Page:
Humanized Protein May Allow Anti-Thrombotic Screening
Protein affects hemostasis and thrombosis by binding to platelet receptors
MONDAY, Jan. 7 (HealthDay News) -- Modifying the mouse version of a protein that affects hemostasis and thrombosis by binding to platelet receptors allows the protein to bind human platelet receptors and may be a platform to screen anti-thrombotic drugs, according to the results of a study published online Dec. 16 in Nature Biotechnology.
Jianchun Chen, from Columbia University Medical Center in New York City, and colleagues modified an electrostatic "hot-spot" in the mouse version of the A1 domain of von Willebrand factor (VWF-A1) to improve its binding to the human platelet receptor glycoprotein Ib alpha (GPIbα).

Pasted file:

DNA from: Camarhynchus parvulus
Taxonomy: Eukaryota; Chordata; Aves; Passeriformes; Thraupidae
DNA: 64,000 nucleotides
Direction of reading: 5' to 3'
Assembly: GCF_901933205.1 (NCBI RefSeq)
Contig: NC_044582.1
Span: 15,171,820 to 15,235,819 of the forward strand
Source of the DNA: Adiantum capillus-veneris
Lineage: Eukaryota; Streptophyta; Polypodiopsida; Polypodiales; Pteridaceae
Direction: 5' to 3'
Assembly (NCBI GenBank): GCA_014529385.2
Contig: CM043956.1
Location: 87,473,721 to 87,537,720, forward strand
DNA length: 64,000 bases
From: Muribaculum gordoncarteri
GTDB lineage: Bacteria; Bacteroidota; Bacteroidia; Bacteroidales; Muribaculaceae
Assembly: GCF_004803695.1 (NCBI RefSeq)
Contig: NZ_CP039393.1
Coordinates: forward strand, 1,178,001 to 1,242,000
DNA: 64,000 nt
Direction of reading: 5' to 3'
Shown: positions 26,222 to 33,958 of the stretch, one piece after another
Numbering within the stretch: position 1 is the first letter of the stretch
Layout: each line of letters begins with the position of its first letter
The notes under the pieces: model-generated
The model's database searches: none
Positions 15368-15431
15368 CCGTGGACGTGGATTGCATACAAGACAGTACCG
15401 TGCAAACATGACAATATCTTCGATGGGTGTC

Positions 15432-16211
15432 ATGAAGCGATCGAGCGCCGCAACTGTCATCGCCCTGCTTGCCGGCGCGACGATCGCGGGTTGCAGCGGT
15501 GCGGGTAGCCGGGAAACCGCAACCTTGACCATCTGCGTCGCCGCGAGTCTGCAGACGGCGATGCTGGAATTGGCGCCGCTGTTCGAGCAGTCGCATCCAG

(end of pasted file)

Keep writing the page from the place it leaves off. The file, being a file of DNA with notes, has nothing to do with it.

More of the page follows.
The researchers found that the binding specificity of the modified VWF-A1 changed from the mouse to human GPIbα. Mice engineered to produce the modified VWF-A1 had a bleeding phenotype that was corrected by an infusion of human platelets, which formed occlusive thrombi.
"Thus, by modifying a protein interface, we have generated a potential biological platform for pre-clinical screening of anti-thrombotics that specifically target human platelets," Chen and colleagues conclude.